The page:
You do not have the right to remain silent - time to change the norm for women in law.

You do not have the right to remain silent - time to change the norm for women in law.

International Women’s Day is celebrated in organisations worldwide and LexisNexis is no exception. Our recent Aspire event facilitated by Sophie Gould, included an interactive panel session to discuss this year's International Women's Day campaign theme Each for Equal.

We were honoured to have a panel that was made up of some of the UK’s most recognised women in law.  These included Christina Blacklaws, ex-President of The Law Society and consultant at Blacklaws Consulting, Nnenna Ezeike, Head of Employment Law at Marex Spectron and Mary Bonsor, CEO and Co-Founder of F-LEX.  

The session covered their experiences as lawyers over the years, why diversity and inclusion is so important to them and how both male and female in-house colleagues can help to create a gender-equal workplace.

Christina Blacklaws opened by highlighting that Each for equal is a chance to celebrate how far women have come in law. Understanding that race, sexuality and disability also play a big part. However, despite the fact we have seen some progress, it is still not enough. She reiterated that everyone has a role, even an obligation, in making the change. “It is beholden to us to take action”.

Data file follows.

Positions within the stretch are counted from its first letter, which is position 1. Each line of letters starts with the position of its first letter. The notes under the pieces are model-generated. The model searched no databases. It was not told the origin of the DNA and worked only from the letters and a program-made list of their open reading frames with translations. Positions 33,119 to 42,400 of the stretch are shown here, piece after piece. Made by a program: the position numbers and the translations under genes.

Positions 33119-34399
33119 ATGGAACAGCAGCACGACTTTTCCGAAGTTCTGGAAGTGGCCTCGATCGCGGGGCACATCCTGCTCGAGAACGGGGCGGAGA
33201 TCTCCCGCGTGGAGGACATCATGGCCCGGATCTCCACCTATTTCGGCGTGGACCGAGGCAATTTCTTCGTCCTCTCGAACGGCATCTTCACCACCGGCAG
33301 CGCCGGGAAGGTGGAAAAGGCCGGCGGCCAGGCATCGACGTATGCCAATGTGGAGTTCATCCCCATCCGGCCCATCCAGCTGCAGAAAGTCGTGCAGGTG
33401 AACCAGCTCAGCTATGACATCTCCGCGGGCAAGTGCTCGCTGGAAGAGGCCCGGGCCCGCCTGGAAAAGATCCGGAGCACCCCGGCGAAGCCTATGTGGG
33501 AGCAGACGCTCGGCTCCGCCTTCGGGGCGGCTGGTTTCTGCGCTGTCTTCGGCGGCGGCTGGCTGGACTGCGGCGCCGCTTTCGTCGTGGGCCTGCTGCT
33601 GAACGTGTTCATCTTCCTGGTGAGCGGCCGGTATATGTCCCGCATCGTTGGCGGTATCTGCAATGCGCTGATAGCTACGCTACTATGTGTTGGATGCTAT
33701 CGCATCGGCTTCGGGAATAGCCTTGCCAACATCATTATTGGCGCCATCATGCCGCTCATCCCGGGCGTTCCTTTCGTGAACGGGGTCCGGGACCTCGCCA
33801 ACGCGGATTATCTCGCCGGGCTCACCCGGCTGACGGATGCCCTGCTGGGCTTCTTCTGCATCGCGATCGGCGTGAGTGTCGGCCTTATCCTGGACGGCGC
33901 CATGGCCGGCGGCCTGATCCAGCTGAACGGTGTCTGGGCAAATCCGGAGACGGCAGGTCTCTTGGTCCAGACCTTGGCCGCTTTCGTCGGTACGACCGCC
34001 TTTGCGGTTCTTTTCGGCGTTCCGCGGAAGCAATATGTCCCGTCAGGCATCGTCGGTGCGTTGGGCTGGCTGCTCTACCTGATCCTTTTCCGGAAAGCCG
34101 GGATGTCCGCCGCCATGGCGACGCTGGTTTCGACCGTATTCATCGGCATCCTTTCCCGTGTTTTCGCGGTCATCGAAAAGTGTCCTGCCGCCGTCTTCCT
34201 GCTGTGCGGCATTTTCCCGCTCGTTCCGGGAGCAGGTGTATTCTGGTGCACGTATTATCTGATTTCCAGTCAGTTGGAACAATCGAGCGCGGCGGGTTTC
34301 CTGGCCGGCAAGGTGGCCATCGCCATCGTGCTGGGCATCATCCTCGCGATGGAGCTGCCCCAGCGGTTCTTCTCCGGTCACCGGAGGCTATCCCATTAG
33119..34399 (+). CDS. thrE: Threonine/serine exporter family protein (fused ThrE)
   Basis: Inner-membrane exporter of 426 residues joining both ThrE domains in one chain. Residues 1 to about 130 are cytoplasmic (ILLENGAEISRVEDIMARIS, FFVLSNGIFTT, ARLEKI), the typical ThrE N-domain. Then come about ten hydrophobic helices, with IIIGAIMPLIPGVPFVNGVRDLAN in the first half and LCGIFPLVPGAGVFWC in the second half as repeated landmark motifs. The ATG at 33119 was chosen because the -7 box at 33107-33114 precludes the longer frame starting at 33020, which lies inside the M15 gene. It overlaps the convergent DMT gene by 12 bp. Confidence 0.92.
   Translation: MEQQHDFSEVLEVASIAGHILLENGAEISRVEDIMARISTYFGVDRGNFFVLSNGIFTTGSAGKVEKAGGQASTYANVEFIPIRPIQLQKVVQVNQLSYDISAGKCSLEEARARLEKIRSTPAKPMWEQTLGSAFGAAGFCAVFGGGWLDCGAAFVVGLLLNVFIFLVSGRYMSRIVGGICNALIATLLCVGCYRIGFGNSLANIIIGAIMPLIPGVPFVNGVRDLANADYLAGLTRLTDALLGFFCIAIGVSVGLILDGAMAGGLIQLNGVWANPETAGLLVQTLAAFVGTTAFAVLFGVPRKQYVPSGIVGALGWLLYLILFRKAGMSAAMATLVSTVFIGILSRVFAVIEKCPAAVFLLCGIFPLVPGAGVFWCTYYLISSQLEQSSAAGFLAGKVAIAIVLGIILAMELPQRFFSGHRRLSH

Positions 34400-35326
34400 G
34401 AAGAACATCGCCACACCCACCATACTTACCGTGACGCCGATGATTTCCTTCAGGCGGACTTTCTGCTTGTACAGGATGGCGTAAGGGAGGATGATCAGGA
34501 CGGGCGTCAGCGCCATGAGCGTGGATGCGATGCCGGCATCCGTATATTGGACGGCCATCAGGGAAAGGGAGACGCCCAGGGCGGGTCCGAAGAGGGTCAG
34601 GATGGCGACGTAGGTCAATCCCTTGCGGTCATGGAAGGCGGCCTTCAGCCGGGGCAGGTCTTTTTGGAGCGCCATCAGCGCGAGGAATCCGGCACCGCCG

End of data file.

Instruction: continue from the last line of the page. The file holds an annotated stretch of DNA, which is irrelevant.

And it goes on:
“Although women outweigh men in the solicitors’ profession (women have increased every year since 2005) - looking at the largest law firms, you will struggle to find women at the top. It’s important we understand what barriers are preventing women from progressing their careers” explained Christina.

Christina also highlighted research conducted under a programme focused on women in leadership which she developed and led. The project produced the largest ever global survey on women in leadership.  Based on results from 250 roundtables in 22 jurisdictions, the research showed that whenever a woman was asked about the barriers to her career success, the primary reason was the same.  Unconscious bias.  This was consistently followed by the challenges presented by the law being “male shaped” and lack of work-life balance.

Mary agreed on the important role data plays in highlighting the challenge – but that the results have to be addressed.

“It’s important we see a more equal playing field at all levels of the profession. We currently see 60% of females in junior positions and under 20% of females in senior positions. We need to address the drop off”

Mary went on to explain an instance in the US where 170 General Counsel wrote to their panels stating they would not place work unless their law firms published their diversity statistics. She reiterated, along with Nnenna, the power of the client to drive positive change in law firms and the legal profession as a whole.  She challenged the audience, as in-house lawyers, to hold themselves accountable here – regardless of their seniority,

Read our news analysis from LexisPSL on why law firm diversity is important to general counsel.


So how can that be addressed and what can women do to surpass the barriers?

 Nnenna continued the theme of accountability for in-house lawyers and the power of legal spend. “Whether junior or senior – you are the client. Be intentional and ask the question. Make it known how important diversity is to you”.